Wilson serves as F&I director for three of Timbrook Automotive’s five dealerships. Most of those stores are located on Cumberland’s Motor City Drive. Wilson spends her days in the box at the group’s used-car outlet, where the average credit score is 582. But her customers are more than just credit scores; they’re people Wilson sees regularly. “I go to church and see people who I know have bad credit, and they know I’m not going to say anything,” she says, noting that jobs are scarce since many large employers have left town over the years.

That’s why even the group’s new-car stores employ the same process Wilson uses for the credit-challenged clientele at her used-car lot. Producers are trained to never act like they’re above their customers. The goal is to simply make them feel comfortable.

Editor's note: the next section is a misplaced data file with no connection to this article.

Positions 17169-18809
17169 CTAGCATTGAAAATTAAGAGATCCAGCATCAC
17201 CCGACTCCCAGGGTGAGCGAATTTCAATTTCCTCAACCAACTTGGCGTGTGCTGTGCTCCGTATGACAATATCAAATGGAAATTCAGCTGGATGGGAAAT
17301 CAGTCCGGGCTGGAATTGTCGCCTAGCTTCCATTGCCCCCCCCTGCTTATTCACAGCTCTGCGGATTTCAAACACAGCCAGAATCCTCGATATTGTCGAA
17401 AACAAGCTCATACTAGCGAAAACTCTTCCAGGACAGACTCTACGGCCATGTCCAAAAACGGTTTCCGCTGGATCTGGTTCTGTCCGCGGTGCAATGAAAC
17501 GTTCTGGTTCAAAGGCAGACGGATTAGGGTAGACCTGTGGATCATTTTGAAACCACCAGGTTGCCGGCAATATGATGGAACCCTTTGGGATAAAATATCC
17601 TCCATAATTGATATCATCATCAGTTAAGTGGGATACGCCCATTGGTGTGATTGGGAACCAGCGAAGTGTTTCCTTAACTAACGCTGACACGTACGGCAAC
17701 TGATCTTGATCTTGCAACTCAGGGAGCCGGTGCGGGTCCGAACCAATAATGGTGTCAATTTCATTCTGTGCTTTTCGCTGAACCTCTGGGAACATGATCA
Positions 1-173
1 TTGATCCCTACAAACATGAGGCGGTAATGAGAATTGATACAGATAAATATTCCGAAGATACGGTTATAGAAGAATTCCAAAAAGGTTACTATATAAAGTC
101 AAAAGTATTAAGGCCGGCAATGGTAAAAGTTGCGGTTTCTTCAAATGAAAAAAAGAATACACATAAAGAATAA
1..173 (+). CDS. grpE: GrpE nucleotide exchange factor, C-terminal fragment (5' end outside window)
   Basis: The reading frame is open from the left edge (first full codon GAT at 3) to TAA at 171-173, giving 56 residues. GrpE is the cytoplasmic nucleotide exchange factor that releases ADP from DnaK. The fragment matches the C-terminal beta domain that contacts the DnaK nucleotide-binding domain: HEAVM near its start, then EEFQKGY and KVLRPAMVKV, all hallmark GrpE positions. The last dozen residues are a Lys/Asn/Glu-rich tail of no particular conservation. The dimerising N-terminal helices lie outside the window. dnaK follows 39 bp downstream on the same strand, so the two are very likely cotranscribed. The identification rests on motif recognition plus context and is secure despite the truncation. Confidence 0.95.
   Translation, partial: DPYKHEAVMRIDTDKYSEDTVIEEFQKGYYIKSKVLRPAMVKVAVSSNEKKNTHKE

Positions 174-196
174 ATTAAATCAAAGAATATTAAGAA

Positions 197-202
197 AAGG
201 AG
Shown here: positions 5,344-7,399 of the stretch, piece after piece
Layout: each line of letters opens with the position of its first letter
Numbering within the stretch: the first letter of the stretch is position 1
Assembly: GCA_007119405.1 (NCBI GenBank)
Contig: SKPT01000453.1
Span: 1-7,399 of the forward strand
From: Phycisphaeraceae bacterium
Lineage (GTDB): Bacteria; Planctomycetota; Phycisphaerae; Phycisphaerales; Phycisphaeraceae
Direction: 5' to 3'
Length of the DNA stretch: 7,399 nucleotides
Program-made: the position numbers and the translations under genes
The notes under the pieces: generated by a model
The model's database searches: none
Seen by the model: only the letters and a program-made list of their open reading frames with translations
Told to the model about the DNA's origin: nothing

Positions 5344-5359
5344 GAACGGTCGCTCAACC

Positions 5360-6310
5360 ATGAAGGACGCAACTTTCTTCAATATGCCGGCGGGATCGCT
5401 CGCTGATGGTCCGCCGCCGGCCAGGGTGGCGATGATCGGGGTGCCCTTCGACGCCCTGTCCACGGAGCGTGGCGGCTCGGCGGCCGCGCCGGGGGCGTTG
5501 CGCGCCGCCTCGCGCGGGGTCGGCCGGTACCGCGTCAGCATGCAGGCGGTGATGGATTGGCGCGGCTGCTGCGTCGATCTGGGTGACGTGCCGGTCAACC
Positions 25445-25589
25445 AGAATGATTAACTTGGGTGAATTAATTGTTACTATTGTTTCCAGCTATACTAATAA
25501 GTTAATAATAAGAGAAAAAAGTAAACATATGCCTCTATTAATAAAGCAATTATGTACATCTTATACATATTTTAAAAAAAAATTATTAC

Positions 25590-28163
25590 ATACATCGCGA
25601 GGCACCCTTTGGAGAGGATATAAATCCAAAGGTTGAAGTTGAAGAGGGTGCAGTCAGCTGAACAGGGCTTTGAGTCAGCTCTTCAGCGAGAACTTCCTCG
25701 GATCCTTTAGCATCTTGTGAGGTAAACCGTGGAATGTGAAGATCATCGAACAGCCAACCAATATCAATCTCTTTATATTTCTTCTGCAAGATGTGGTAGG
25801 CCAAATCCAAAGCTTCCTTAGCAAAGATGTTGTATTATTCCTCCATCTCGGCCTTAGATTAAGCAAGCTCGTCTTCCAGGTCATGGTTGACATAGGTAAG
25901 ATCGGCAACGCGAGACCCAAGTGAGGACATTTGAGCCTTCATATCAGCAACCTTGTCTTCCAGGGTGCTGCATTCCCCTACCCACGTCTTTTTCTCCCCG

“That 500 score deserves the same respect as that 800 score walking in, and I think that’s what has helped us along the way, just treating people very nicely,” she says. “They may already feel like the scum of the earth, but we make sure they don’t feel that way when they reach our office.”

Wilson, who averages two products per deal, doesn’t personally subscribe to the customer interview, but she does train her F&I producers on the practice. She says she doesn’t do the interview because she can get what she needs by looking at the customers’ trade-in and credit report.

What she does preach is meeting and greeting customers in the showroom. It helps her find common ground with buyers, she says. More importantly, it makes her customers feel more at ease.